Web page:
The dark side of this practice is what happens when addicts take a drink or slip in some way: they must go back to zero and lose everything they’ve gained. It’s obvious that this system can cause a great deal of pain, and the humiliations that come with it can be manifold. Giving up tokens and esteem feels like—is intended to feel like—wiping out all the hard work that has come before and starting over. The moralistic dimension of this is hard to miss; some recovering addicts even use the tsk-tsk acronym SLIP (for sobriety loses its priority). If you are in AA and slip, you cannot avoid feeling like a failure, because that’s exactly what the system is designed to tell you.

Yet slips are hardly rare and not remotely apocalyptic. Most people will experience some lapses as they grapple with their addiction. This is completely predictable, given the fact that addictions arise from deeply personal emotions and experiences that can take months and years to work through. To suggest that having a drink or placing a bet should “undo” all the progress an addict has made to date is absurd. That progress happened. And its benefits are no less cumulative for the interruption.

In fact, lapses can be turned into something useful, as I described in chapter 5. They can be a window into the personal nature of addiction that might guide addict and therapist toward a new understanding of what drives the behavior. If an addict’s efforts at sobriety have been unbroken until a particular moment, then it is always worth digging into that moment in some detail to understand what precipitated the relapse. People with addictions often feel empowered by this ongoing process of investigation and liberated by the insights it yields.


This language is AA’s own, and lies at the heart of its one-size-fits-all treatment philosophy. In a sense, the word “drunks” is meant to be comforting, communal, a collective identity that defuses the terror of addiction and gives people a sense of belonging and a chance to laugh at their struggles. Unfortunately, the word is also reductive, and understandably disliked by many addicts. Its frequent use is designed to break down the barriers between group and self and to take down a peg those who come to meetings feeling that they don’t really belong lumped in with everyone else. Individual identity of this sort is frowned upon in 12-step culture; “drunks” gives everyone the same deprecating title and the same implied prognosis for recovery.

It is not surprising that the word also serves the AA mission. Because this is a program where everybody receives the same treatment, it makes sense to call everyone by the same word. The word “drunks” also defines addicts by their addiction, further reinforcing the notion that addicts are somehow different from the rest of us, as if addiction is an innate quality rather than an acquired behavior. In the world of Alcoholics Anonymous, where alcoholics all supposedly suffer with the same character flaws and problems, addiction is not something you do, it’s something you are.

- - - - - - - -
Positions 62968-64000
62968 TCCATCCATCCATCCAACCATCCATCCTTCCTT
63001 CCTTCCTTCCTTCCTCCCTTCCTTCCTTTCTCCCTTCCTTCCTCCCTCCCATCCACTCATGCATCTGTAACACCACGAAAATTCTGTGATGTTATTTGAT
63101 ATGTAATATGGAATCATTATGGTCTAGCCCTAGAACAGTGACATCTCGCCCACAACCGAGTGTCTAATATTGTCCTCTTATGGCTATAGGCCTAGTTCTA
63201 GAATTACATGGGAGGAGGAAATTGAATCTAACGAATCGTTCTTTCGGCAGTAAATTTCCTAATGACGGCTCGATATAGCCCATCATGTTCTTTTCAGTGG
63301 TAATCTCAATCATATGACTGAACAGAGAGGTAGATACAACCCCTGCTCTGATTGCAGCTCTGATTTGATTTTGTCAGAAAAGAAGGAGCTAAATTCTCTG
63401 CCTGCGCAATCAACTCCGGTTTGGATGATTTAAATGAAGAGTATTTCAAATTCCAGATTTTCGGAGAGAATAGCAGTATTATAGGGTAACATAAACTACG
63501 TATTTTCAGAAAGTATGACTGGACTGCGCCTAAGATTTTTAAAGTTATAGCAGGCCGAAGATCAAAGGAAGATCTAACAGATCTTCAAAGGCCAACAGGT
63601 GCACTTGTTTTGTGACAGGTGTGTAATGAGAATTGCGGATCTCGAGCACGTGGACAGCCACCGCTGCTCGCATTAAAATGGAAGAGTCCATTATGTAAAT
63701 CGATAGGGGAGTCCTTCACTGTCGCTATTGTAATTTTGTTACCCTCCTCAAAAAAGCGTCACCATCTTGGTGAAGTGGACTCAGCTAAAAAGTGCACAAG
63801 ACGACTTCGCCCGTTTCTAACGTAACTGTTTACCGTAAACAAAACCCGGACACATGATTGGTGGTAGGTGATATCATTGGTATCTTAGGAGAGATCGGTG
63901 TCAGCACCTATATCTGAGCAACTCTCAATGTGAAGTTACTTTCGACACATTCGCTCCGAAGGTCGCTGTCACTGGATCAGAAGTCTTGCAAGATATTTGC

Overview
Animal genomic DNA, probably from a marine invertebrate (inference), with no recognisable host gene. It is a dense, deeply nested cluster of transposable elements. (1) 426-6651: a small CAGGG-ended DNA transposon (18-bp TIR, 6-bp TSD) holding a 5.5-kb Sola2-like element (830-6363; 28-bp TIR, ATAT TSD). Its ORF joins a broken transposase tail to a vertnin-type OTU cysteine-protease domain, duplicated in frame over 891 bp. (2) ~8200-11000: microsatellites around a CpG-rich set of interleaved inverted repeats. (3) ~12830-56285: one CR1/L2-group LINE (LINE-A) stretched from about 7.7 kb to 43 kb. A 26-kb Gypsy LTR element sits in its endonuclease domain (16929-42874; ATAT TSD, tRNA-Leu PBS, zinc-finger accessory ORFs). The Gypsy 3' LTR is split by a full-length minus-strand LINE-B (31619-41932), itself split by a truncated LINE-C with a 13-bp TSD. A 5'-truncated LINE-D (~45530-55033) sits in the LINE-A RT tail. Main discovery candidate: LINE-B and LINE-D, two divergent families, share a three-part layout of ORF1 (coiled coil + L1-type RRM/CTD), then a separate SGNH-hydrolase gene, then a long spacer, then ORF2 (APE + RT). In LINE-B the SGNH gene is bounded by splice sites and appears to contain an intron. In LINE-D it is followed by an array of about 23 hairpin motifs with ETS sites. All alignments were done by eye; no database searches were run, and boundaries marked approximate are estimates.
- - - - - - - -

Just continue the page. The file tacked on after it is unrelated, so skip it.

The word thus ignores the tremendous variety of people who become addicts. Addiction appears within every possible socioeconomic level and in people who run the gamut of emotional health. To reduce this variety to just one word is to ignore the widely divergent experiences that can lead to addictive behavior. The core issues that lead to feelings of overwhelming helplessness, and thence to addiction, are as varied as the people who experience them. For some, this underlying distress may be about failing in competition; for others it may be about the loss of an important person, or an inability to protect themselves in a relationship. That all these people become “drunks” is almost beside the point. Their lives are what is significant. Using one word to describe them all shrugs off the individual treatment they require.

 (A corollary to this label is the notion that people with addictions are pleasure-seekers: “Drunks” are people who can’t keep themselves from the pleasure of getting drunk. But true addiction has almost nothing to do with a tendency to gorge on that which we find enjoyable; it persists long after the pleasure is gone.) 


This famous slogan encapsulates the outside-in, behaviorally oriented nature of AA and its offshoots. AA members are constantly discouraged from thinking too far ahead, lest they become overwhelmed or disheartened. In a sense, this is an echo of the notion that addiction is innate—a steady and implacable force, not unlike gravity, that requires constant, effortful pushback. AA members do not speak of a cure because they view their addiction as fundamentally incomprehensible—not something to be understood and resolved, but something to be resisted. When addiction is seen this way, every day is more or less like every other day. Looking ahead offers no benefits.

The notion of taking things one day at a time is also rather infantilizing, as it suggests that addicts cannot bear the burden of considering weeks or months without addiction. This would make sense if abstinence were like lifting weights or running a marathon: it’s useful to hang on to the “just one more” ethos to get through something that becomes increasingly difficult over time. But abstinence doesn’t have to feel that way. A more appropriate metaphor would be learning a new instrument: you may start out one note at a time, but before long you are learning minuets and sonatas.

The biggest mistake with “One day at a time” is that it’s backward. One of the truly useful things about understanding addiction from a psychological perspective is that this view breeds a kind of precognition: people become adept at predicting when the urge will arise. In fact, thinking ahead is one of the most powerful tools in treatment, as it gives addicts a chance to head off their addictive urges long before those feelings actually occur. Purposely keeping one’s head down and refusing to think about the future is a formula for getting blindsided by powerful and unfamiliar feelings.

Excerpted from “The Sober Truth: Debunking the Bad Science Behind 12-Step Programs and the Rehab Industry” by Lance Dodes, MD, and Zachary Dodes. Copyright © 2014.